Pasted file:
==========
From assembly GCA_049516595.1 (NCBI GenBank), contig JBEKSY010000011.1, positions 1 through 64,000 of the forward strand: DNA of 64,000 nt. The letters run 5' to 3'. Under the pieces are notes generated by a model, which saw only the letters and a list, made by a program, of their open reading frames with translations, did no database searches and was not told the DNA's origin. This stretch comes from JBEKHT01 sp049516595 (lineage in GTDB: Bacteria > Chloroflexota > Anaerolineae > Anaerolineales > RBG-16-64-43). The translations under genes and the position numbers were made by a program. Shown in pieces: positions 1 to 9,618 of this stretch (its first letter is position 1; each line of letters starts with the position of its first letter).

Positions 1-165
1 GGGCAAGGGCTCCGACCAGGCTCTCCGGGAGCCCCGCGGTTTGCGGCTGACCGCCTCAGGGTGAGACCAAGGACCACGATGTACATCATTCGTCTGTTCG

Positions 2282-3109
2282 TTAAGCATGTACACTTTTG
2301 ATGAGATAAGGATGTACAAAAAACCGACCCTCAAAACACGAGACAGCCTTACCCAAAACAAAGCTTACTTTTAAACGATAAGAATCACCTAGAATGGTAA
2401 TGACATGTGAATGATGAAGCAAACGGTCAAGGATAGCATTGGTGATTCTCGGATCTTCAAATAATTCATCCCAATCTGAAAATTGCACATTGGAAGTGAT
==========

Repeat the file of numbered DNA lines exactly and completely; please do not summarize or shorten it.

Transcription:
From assembly GCA_049516595.1 (NCBI GenBank), contig JBEKSY010000011.1, positions 1 through 64,000 of the forward strand: DNA of 64,000 nt. The letters run 5' to 3'. Under the pieces are notes generated by a model, which saw only the letters and a list, made by a program, of their open reading frames with translations, did no database searches and was not told the DNA's origin. This stretch comes from JBEKHT01 sp049516595 (lineage in GTDB: Bacteria > Chloroflexota > Anaerolineae > Anaerolineales > RBG-16-64-43). The translations under genes and the position numbers were made by a program. Shown in pieces: positions 1 to 9,618 of this stretch (its first letter is position 1; each line of letters starts with the position of its first letter).

Positions 1-165
1 GGGCAAGGGCTCCGACCAGGCTCTCCGGGAGCCCCGCGGTTTGCGGCTGACCGCCTCAGGGTGAGACCAAGGACCACGATGTACATCATTCGTCTGTTCG

Positions 2282-3109
2282 TTAAGCATGTACACTTTTG
2301 ATGAGATAAGGATGTACAAAAAACCGACCCTCAAAACACGAGACAGCCTTACCCAAAACAAAGCTTACTTTTAAACGATAAGAATCACCTAGAATGGTAA
2401 TGACATGTGAATGATGAAGCAAACGGTCAAGGATAGCATTGGTGATTCTCGGATCTTCAAATAATTCATCCCAATCTGAAAATTGCACATTGGAAGTGAT